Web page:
Collins’ success surely owes to the fact that he has always set more store by how something feelsITALS than how it looks. “The only thing that makes my projects have an effect is people’s reactions to them,” he says. “Emotions are what counts. I don’t always know at the beginning of a project what a place will look like, but I do know what it should feel like. Whether you are having a bite to eat at Massimo or the Wolseley, or a drink in the Connaught or Claridges bars, I like to think you will pick up on a feeling that will make your visit even more enjoyable.”

In 2003, the architect David Collins made waves when he converted a car-showroom-turned-bank into The Wolseley, which remains a fashionable fixture of the London dining scene.

In 2003, the architect David Collins made waves when he converted a car-showroom-turned-bank into The Wolseley, which remains a fashionable fixture of the London dining scene.

A foyer at MahaNakhon, a mixed-use building slated to open next year in Bangkok with Ritz-Carlton Residences designed by Collins.

A foyer at MahaNakhon, a mixed-use building slated to open next year in Bangkok with Ritz-Carlton Residences designed by Collins.

The G-word is not one that Collins himself approves of — “I don’t do sequins,” he says — but his interiors are undeniably glamorous, albeit quietly so. A David Collins room is an elegant backdrop conveying a sense of luxury through beautiful lighting, rich color combinations, handcrafted detailing and sensual textures.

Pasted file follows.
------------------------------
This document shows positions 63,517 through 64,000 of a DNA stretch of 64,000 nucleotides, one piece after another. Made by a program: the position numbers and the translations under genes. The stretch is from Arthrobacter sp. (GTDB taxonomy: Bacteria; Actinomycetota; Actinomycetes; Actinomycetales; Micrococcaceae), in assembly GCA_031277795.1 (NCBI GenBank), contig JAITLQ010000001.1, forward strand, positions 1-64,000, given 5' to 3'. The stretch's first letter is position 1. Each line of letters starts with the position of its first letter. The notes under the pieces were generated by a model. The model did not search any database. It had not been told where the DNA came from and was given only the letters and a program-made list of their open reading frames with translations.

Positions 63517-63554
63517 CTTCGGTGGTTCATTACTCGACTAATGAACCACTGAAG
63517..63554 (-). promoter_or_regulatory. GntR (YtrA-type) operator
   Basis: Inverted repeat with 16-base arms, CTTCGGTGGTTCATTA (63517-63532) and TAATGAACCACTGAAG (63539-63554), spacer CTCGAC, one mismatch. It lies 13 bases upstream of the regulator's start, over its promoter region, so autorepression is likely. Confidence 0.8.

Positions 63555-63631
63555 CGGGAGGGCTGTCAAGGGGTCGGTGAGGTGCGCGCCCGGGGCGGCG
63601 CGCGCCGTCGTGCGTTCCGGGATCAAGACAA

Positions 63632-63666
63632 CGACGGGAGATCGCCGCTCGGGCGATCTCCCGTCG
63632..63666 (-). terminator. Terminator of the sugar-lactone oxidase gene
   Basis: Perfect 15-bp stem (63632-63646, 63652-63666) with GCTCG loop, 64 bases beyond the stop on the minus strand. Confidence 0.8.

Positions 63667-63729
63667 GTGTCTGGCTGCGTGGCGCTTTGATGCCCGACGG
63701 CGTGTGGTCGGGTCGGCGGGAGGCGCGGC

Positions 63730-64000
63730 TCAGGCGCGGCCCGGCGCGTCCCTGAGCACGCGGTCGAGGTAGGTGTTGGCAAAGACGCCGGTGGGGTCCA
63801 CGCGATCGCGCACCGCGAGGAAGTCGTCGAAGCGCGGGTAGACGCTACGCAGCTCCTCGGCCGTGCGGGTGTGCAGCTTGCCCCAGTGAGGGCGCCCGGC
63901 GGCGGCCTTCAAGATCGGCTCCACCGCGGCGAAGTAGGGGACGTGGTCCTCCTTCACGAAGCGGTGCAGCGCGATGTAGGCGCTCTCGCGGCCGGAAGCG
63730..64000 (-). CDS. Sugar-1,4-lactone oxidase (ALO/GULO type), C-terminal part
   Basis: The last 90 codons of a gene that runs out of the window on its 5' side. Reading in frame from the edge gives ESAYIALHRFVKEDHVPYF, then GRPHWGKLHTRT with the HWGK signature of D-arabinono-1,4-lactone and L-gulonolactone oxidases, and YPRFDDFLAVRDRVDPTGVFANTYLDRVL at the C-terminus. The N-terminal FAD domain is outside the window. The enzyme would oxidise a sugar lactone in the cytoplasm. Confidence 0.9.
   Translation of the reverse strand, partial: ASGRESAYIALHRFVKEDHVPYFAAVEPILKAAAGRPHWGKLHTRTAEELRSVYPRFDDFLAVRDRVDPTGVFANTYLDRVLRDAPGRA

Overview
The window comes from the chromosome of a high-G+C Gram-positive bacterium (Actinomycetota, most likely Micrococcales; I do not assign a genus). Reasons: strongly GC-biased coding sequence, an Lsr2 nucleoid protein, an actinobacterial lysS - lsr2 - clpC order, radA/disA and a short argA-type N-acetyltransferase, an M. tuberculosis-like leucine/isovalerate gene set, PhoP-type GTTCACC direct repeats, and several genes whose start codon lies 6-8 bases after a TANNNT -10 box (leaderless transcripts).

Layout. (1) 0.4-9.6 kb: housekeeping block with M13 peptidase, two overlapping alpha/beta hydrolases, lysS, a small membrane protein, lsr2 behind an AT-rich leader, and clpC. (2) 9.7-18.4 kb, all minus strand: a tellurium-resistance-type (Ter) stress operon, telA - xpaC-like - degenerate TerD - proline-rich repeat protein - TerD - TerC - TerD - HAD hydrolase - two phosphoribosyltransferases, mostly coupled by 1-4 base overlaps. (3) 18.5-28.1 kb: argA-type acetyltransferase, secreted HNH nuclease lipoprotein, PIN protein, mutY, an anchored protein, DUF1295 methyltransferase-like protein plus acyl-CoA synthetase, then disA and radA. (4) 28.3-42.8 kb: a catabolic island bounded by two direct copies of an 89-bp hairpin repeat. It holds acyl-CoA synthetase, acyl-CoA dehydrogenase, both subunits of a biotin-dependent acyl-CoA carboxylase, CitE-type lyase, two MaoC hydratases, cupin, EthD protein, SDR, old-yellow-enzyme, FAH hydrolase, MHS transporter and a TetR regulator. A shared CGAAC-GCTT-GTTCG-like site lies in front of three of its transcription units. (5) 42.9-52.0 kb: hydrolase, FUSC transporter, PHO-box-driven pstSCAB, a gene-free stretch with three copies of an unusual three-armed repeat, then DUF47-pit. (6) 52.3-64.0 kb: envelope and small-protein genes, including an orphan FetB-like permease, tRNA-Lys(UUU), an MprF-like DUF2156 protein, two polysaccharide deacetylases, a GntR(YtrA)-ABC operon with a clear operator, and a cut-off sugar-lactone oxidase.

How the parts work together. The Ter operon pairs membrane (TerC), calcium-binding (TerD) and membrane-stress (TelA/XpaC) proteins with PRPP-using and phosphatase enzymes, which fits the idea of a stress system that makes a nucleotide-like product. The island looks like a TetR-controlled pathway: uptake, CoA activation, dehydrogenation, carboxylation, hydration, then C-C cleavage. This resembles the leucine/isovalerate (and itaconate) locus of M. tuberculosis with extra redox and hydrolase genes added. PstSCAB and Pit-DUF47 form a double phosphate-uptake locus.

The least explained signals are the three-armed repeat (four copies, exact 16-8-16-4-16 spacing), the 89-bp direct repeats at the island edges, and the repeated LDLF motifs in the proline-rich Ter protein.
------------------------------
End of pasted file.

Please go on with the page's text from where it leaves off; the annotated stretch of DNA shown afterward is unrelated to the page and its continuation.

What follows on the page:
“When I design, I do so from the heart — for love, as opposed to money,” he says. “On a simple level, I want people to feel good about themselves, which means it is important to light spaces properly and put flattering colors around people’s faces. And if I don’t think a client appreciates the work and isn’t going to look after it properly, I won’t work for them again.”

For a while he stopped designing restaurants, fearing that he might end up repeating himself. “But then other people repeated me instead and most of them did not really understand what I was trying to do,” he says. “So I thought it would be better for those people who wanted ‘a David Collins restaurant’ that I do it myself.”

He admits to frustration that people do not always recognize that his approach to interiors is that of an architect rather than a decorator “who has done very little other than choose the fabrics.” Right now, for example, he is enjoying the creative wrestle of unlocking the mathematical complexities of a Mandarin Oriental Hotel he is designing in Doha. Many of his projects begin with the internal architecture — the “building within the building” — but will eventually encompass the tiniest detailing, such as lace trim on a linen curtain or the laser-cut frieze on a leather headboard.

DavidCollinsheadshot2Collins lives alone, not far from his studio, in a house with four living rooms and one minuscule kitchen — designed, he says, “for caterers, not for cooking!” A self-confessed party animal, his other passion is music, particularly electronic house — he creates his own mixes with which to entertain his friends.

No matter how self-deprecating Collins may be during our interview, he is currently unstoppable — the studio now employs in excess of 45 people and is working on two dozen projects across Europe, the Middle East, the Far East and the US (where he’s working on The Charles condominium on New York’s Upper East Side). He may insist that “to be famous is of no interest to me whatsoever,” but in the UK he is a veritable hero of design.

The beautiful young people are hovering now, anxious that the interview be brought to swift conclusion within the allotted time. I ask what continues to drives him, determined to milk every last second of our encounter. “I want to do things to the best of my ability that I like,” he says. “What I do is not groundbreaking or life-changing, so I just get on with doing my own thing.”